Now, we all see the upside to being one of these major players when things go right. However, these investors are also subjected to required lockup periods where they can’t touch investments at all. Not so much fun for the regular investor.

My advice to you would be to turn to the de facto expert in the IPO game: Paul Mampilly. He can explain the ins and outs of why the IPO market is better now than it’s ever been.

Click here!

The Registry?! Not the Registry!

Joseph, I thought that I was the only person that thought that way about Norton. I steer clear of any product or service attached the yellow and black. Just like a hornet, you will get stung. Back in the day before I was so computer savvy, I had purchased a Norton “you can’t touch me” subscription. When I was done with their resource hog program, I ran their removal wizard. What a joke! After that, I was deleting files and folders from my C drive, D drive and computer registry. I was down in the weeds hoping I did not wipe out my business computer.

Dan G.

Hey Dan! Thanks for writing in, from one antivirus victim turned cybersecurity fan to another.

As a nice parallel to what we said on IPOs getting better … antivirus and cybersecurity has also come a long way since the “totally not a virus” antivirus scams of years past. (McAfee, where you at? Belize again?)

Personally, I run Windows Defender (comes standard with Windows 10), a solid VPN (I use PIA), and hardware-based protection on my router (standard on most non-budget routers these days). If issues arise, download Malwarebytes to clean up, and Bob’s your uncle.

On the investment front, all you need to do is check out the proactive industry innovators, like CrowdStrike Holdings Inc. (Nasdaq: CRWD). Yes … this was a roundabout way to further congratulate you on the gain we have in CRWD. So, congrats (again) on the Great Stuff cyber security pick! Dancing days are here again.

No One Can Destroy the Metal!

Copper stocks: Is there room in the portfolio for basic metals?

Don A.

Thanks, Don! I picked out your email since we don’t typically talk about basic metal, save for music references. So, metals: Who’s buying them?

Here’s a hint: not manufacturers. Car production is down. Homebuilding is down. The government ramped up infrastructure spending — at a state and local level, not nationally.

The only reason to buy into the basic metals market right now is if you think the economic reopening will spark enough demand to create a rise in basic metal prices. They certainly aren’t a safe haven investment in case things go sour again. And if you are that bullish on the market, there are better places to invest. As in … virtually anywhere.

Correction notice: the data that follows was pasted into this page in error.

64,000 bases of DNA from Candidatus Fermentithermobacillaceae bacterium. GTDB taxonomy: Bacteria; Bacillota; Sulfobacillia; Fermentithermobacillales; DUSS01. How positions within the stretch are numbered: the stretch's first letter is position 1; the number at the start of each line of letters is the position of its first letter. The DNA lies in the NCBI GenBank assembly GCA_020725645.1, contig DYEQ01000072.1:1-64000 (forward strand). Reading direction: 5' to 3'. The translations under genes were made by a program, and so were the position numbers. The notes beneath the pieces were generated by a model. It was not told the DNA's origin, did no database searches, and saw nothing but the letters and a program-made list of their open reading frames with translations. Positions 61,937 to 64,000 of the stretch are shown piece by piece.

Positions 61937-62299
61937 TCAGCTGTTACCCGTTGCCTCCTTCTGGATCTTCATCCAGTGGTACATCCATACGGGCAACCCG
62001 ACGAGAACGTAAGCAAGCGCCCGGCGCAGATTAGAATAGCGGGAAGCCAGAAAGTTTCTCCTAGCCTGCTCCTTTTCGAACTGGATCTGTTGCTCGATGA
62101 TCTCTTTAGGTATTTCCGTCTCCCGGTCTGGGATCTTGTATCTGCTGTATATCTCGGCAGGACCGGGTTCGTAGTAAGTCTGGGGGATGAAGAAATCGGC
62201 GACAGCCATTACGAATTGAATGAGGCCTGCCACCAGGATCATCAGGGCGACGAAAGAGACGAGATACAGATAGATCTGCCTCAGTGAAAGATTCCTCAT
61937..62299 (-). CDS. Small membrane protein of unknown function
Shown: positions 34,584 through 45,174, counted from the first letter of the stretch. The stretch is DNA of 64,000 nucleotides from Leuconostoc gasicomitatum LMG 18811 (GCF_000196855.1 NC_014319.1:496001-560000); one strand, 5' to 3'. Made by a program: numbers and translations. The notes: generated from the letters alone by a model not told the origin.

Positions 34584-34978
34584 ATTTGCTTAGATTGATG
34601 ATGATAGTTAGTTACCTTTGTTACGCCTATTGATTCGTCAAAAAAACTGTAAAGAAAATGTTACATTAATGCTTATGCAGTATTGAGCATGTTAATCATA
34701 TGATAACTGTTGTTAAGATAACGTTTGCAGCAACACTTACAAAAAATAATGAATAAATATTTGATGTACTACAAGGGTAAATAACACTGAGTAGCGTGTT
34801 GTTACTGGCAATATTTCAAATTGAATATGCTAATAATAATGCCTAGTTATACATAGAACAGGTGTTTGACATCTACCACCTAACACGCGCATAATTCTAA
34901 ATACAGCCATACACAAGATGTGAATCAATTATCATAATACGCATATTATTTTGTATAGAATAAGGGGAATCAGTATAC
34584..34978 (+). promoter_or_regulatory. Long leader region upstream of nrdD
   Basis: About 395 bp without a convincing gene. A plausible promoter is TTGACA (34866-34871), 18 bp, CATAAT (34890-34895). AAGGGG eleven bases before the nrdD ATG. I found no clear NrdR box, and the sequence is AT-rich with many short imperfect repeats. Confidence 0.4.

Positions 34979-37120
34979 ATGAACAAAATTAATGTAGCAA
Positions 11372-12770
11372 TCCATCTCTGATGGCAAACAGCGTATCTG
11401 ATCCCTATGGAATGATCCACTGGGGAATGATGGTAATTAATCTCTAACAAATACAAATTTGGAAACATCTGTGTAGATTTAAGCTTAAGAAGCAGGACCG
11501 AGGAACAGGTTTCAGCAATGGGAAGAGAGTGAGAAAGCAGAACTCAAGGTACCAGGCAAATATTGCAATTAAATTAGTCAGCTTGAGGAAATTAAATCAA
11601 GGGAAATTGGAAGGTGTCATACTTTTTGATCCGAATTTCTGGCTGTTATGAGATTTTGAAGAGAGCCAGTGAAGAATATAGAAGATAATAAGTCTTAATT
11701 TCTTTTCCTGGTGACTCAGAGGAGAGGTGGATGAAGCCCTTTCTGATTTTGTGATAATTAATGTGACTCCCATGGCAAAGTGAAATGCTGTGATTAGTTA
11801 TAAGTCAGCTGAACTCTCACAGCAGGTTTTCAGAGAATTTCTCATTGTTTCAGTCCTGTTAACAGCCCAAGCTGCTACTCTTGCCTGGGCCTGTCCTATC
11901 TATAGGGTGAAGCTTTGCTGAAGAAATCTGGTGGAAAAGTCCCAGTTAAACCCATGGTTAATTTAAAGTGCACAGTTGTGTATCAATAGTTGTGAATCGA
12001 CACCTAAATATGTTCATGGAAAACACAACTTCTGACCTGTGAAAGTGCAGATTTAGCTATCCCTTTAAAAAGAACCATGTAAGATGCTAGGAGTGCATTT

Next time you pass one of those abandoned industrial complexes, look for an equally run-down pickup truck out front. You might find a kind scrapper looking for copper (shout out to my guy Darryl). Do you join? Let’s say you do.

You have successfully invested in basic metals.

Keep MMME Posted

What do you think of 3M … CDC??

Bert K.

Hey, Bert! Thanks for your quick message. Here’s my hot take on 3M Co. (NYSE: MMM):

  • It’s loaded with debt (skyrocketing to $23.3 billion owed over the past two years) at a time when debt’s killing businesses left and right. Granted, 3M has raised its cash on hand slightly, with roughly $4.5 billion available now.
  • For 2020’s first quarter, 3M lowered guidance, as did almost everyone else. Earnings beat, but revenue did not. That’s par for the course with what I’ve seen with 3M, with its revenue growth dilly-dallying over the past decade or so. Slower growth, lots of debt … getting lukewarm here.
  • 3M is a diversified industrial don. Its health care supplies (masks in particular) have been stockpiled for months, but you bet there’s a whole lot of damage waiting in the wings with its industrial and workplace supplies until purchasing managers start buying again.

So, where does that leave us with 3M? It depends on what kind of investor you are.

If you want fast growth and cheap thrills, well, you’ve probably already stopped reading about 3M. If you’re a value investor, 3M will no doubt have a huge role in supplying the workforce post reopening.

Everyone knows those knockoff Post-its don’t have anywhere near the staying power as the ultra sticky OG from 3M. So, if that’s enough to sell it for you…

Great Stuff: We’ll Stick by You!

That’s it for today, dear reader. Thank you for tuning in!

Remember: You can always share your questions, comments and feedback with us here. Send us a message at GreatStuffToday@BanyanHill.com. We love to hear from you.

And you can keep up with all us Great Stuff happy campers on social media: Facebook and Twitter.

Until next time, be Great!

Joseph Hargett

Editor, Great Stuff